To Save Money, California Turns to the Goats

When extreme overgrowth and underbrush behind a California courthouse threatened the risk of fires, the cash-strapped state knew it had to act -- and act quickly.

But the state didn't turn to the local fire department or bring in landscapers. Instead, officials hired a herd of goats.

The decision meant a cost-saving to taxpayers over hiring manual labor and proved to be better for the environment than bulldozers, argued the General Services Administration (GSA).

“They were tickled and impressed with the idea,” said acting Regional Administrator Jeffrey E. Neely, of GSA’s Pacific Rim. “The clerk of the Court watched the goats depart and said she’d be happy to see them back again — the beginning of a beautiful friendship.”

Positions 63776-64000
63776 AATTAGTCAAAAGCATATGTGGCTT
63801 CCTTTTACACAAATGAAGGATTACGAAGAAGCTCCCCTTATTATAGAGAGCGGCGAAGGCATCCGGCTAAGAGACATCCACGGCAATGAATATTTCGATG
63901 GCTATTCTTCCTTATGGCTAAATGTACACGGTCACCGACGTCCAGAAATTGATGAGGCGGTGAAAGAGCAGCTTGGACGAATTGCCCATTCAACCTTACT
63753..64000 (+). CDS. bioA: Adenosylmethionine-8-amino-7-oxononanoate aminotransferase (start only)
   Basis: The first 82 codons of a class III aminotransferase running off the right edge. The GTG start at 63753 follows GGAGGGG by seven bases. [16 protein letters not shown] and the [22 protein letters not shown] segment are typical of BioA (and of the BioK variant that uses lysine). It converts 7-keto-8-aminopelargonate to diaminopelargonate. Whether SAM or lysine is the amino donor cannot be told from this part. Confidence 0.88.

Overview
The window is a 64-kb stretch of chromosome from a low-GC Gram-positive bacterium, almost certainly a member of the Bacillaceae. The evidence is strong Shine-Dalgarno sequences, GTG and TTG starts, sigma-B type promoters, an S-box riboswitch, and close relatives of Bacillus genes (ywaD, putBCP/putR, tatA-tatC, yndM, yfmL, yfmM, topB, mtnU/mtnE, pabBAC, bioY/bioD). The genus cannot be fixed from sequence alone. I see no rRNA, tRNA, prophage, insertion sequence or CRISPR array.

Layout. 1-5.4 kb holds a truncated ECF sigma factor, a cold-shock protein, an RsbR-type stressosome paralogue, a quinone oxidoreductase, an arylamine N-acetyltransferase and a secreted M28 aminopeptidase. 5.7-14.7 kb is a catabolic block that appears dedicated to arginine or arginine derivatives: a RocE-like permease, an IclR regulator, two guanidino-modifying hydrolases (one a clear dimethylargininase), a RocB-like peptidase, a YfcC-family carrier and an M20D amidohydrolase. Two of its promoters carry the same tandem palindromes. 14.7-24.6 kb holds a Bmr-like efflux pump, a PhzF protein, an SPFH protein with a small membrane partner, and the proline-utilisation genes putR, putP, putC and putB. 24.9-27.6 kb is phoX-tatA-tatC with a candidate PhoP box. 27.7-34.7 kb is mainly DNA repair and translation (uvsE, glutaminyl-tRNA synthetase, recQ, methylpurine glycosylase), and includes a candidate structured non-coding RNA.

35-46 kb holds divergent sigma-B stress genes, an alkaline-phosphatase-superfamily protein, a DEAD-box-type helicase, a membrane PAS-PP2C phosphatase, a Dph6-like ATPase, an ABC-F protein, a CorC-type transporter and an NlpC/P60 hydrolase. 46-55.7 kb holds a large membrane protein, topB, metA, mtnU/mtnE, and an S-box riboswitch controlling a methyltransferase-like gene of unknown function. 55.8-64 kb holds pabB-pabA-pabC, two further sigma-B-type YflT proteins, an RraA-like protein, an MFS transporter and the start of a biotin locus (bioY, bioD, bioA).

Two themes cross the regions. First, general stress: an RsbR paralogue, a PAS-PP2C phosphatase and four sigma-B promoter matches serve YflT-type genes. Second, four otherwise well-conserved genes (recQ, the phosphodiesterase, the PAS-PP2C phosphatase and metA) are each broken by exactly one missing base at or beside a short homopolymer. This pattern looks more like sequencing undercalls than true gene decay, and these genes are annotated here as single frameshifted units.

The unusually wet winter and spring caused the overgrowth behind the Richard H. Chambers U.S. Courthouse in Pasadena, which, in California, always means the risk of summer wildfires and grass fires because of tinder underbrush.

Goats are an efficient vegetation management tool, costing thousands less than human laborers would and taking three days rather than a week for manual labor -- with few side effects. Unlike bulldozers, used historically for the annual project, goats control brush and weeds without disturbing the grass and soil. They also do not pollute or leave synthetic chemicals that could run off into lakes and streams or be ingested by other animals.

Before deploying the animals to the courthouse, GSA reached out to neighbors to let them know about the herd of four-legged critters.